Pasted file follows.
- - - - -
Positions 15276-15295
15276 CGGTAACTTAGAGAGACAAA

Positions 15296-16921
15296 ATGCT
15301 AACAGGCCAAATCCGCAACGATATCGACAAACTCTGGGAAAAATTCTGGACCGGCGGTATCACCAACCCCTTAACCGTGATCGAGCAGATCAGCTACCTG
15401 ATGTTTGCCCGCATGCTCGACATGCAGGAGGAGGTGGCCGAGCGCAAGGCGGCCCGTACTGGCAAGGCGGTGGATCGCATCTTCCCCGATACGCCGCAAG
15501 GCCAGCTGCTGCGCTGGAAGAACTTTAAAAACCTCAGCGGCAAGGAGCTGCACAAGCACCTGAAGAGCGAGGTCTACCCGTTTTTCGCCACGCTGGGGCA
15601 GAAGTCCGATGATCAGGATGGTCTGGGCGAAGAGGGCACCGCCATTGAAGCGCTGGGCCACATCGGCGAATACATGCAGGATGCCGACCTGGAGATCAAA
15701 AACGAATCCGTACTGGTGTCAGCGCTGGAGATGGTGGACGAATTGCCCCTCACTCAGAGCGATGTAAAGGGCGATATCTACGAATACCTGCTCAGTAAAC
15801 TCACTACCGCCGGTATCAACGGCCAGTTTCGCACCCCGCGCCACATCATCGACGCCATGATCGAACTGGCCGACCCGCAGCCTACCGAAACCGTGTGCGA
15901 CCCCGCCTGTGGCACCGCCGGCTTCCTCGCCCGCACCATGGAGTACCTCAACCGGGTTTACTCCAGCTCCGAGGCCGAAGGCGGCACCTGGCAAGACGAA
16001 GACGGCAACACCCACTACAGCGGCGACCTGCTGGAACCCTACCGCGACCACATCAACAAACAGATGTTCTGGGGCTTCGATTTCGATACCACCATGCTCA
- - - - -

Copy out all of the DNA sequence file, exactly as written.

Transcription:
Positions 15276-15295
15276 CGGTAACTTAGAGAGACAAA

Positions 15296-16921
15296 ATGCT
15301 AACAGGCCAAATCCGCAACGATATCGACAAACTCTGGGAAAAATTCTGGACCGGCGGTATCACCAACCCCTTAACCGTGATCGAGCAGATCAGCTACCTG
15401 ATGTTTGCCCGCATGCTCGACATGCAGGAGGAGGTGGCCGAGCGCAAGGCGGCCCGTACTGGCAAGGCGGTGGATCGCATCTTCCCCGATACGCCGCAAG
15501 GCCAGCTGCTGCGCTGGAAGAACTTTAAAAACCTCAGCGGCAAGGAGCTGCACAAGCACCTGAAGAGCGAGGTCTACCCGTTTTTCGCCACGCTGGGGCA
15601 GAAGTCCGATGATCAGGATGGTCTGGGCGAAGAGGGCACCGCCATTGAAGCGCTGGGCCACATCGGCGAATACATGCAGGATGCCGACCTGGAGATCAAA
15701 AACGAATCCGTACTGGTGTCAGCGCTGGAGATGGTGGACGAATTGCCCCTCACTCAGAGCGATGTAAAGGGCGATATCTACGAATACCTGCTCAGTAAAC
15801 TCACTACCGCCGGTATCAACGGCCAGTTTCGCACCCCGCGCCACATCATCGACGCCATGATCGAACTGGCCGACCCGCAGCCTACCGAAACCGTGTGCGA
15901 CCCCGCCTGTGGCACCGCCGGCTTCCTCGCCCGCACCATGGAGTACCTCAACCGGGTTTACTCCAGCTCCGAGGCCGAAGGCGGCACCTGGCAAGACGAA
16001 GACGGCAACACCCACTACAGCGGCGACCTGCTGGAACCCTACCGCGACCACATCAACAAACAGATGTTCTGGGGCTTCGATTTCGATACCACCATGCTCA